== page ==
2. Divot tool. I've seen people fix their ball marks with tees. Can we all agree that doesn't get the job done as effectively as a dedicated divot tool? I had an old golf coach who had a great rule that I try to follow to this day -- when you arrive at the green, use a divot tool to fix your ball mark and at least one other. It keeps the greens in good shape for everyone.

I recently got something called a "Switchblade" and I love it. It's basically a divot tool and ball marker in one. What's great about it is the fact that the divot tool portion closes up so it's not stabbing your leg while in your pocket. You just hit a small button when you're ready to use it.

1. 6-8 golf balls. This is mainly for your regular golf course, or a course you're familiar with. I realize you might need more on a more difficult course. I'm so guilty of carrying way more golf balls than I need. It's pretty much a mental block. I stress out over, "what if this isn't enough? What if I run out of balls at the turn and I spent $120 to play this course?"

If you really sit back and think about your recent rounds, you might be surprised when you realize how few golf balls you've actually lost.  

July 6, 2016 - 1:18pm
Posted by:
T.J. Auclair
tj.auclair's picture
backyard, driving range
T.J. Auclair/
Can't carve out enough time to get to the golf course or the driving range, but still want to work on your game? Why not setting something up in your backyard.

If you work a lot of hours, have young children -- or both -- chances are you don't have much time to work on your golf game.

A round of golf is probably going to take between 4-5 hours. That's not going to happen during the week.

A trip to the driving range to hit a large bucket of balls could be a nearly two-hour roundtrip if the range isn't around the corner (assuming you're working on hitting golf shots and not just hitting golf balls).

You can only look at your swing in the mirror so many times before you're itching to get out and hit a real golf ball.

RELATED: One man's amazing backyard golf practice area setup

Lucky for you, we have a solution that will allow you to stay at home and get in some valuable practice whenever you have a spare moment. It's even the kind of thing that can be fun for the whole family: A backyard driving range/practice area.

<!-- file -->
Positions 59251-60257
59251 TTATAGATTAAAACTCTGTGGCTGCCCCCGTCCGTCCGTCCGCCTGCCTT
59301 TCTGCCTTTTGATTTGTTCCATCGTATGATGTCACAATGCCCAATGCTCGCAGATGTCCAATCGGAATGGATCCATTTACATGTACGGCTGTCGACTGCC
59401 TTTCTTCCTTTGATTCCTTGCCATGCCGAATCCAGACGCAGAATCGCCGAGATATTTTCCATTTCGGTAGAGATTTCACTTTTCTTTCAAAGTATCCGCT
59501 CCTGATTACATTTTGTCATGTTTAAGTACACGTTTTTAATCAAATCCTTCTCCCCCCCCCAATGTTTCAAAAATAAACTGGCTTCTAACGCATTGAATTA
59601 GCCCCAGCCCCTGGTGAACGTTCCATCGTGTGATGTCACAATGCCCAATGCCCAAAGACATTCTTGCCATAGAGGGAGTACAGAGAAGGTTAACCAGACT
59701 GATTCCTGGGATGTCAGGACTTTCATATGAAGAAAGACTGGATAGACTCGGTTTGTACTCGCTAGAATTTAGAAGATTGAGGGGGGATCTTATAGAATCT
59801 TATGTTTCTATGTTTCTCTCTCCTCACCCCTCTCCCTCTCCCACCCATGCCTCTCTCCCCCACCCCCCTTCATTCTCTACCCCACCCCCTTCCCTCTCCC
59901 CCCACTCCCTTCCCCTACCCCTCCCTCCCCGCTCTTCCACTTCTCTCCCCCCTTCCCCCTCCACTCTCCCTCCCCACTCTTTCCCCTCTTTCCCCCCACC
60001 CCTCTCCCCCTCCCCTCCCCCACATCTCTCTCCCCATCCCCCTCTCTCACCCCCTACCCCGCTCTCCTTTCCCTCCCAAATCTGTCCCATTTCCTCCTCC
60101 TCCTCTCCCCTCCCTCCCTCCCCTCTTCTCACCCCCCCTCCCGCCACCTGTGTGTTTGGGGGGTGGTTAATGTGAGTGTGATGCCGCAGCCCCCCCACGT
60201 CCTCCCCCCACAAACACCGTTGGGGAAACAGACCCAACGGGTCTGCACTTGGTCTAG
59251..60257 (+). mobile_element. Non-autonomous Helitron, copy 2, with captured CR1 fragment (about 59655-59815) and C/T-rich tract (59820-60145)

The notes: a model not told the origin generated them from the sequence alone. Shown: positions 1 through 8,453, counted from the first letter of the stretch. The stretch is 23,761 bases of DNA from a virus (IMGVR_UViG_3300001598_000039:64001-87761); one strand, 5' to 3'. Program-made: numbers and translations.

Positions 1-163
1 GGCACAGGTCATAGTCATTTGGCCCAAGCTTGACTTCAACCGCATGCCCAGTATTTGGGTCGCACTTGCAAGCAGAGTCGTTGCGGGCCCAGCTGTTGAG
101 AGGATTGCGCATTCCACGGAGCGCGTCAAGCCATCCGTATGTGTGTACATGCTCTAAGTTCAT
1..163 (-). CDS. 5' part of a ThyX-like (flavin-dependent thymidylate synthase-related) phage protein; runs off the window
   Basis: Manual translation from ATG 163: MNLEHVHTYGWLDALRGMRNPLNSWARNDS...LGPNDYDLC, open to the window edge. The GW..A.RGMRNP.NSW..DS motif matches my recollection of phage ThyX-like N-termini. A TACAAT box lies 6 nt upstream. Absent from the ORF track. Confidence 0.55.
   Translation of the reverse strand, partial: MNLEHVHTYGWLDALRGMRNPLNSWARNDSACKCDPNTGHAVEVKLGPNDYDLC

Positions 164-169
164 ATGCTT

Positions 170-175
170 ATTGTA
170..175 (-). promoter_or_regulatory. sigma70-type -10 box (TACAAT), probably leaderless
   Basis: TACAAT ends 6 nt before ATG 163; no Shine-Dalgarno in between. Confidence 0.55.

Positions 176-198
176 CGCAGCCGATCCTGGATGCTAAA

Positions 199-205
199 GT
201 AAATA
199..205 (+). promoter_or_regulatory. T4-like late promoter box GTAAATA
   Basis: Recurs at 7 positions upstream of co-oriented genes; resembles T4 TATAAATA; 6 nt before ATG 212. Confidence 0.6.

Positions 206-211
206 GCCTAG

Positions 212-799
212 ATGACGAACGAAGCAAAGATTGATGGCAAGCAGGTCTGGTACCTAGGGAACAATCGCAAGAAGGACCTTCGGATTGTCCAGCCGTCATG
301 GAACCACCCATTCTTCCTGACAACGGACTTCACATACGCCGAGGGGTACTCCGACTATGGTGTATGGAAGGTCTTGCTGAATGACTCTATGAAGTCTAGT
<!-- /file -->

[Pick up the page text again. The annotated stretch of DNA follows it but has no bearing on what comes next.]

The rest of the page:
It could be as simple as buying a net at your local golf store.

But, if you want to get creative, we have some ideas...

A practice area for less than $400

What you need: A couple of small turf mats ($30/ea), a portable golf net ($50), a storage container (around $150) with padlock, a bucket of balls ($50 for bucket of 100 recycled golf balls), a few targets (free -- use large rocks/boulders around the yard), a chipping net ($25) and a shag-bag ($30)

This is precisely the set up in the backyard of my parents' house. Over roughly 2 acres of land in the powerlines adjacent to their house, my dad put in a very basic -- yet highly effective -- practice area that has been working wonders on his previously non-existent short game.

In the area, he put a portable pop-up net between two telephone poles:

It's just right for when you want to take full swings with all your clubs and you really only need to use 3-5 golf balls. You can hit right off the grass, or use a small piece of artificial turf.

Let's get to the short-game, though, as that's at the heart of this particular backyard set-up.

There's a concrete drum in the middle of the 2-acre field. It's about 2 1/2-feet wide. We use this as our primary target, but there are plenty of things to aim at -- big boulders, specifically -- in the yard. Here's what the drum looks like:

You can use anything, really -- even a real golf flag from a sporting goods store. For us, the drum was just sitting around and had no other use, so we figured it'd be perfect.

At the back of the property, my dad put in a storage container he purchased at a box store. You don't need one, but it's certainly a time saver. In it, my dad stores a bucket full of real golf balls, a bucket full of foam golf balls ($15), small turf mats, the chipping net and the shag-bag. When you're ready to practice, just bring your wedges and the key to the container: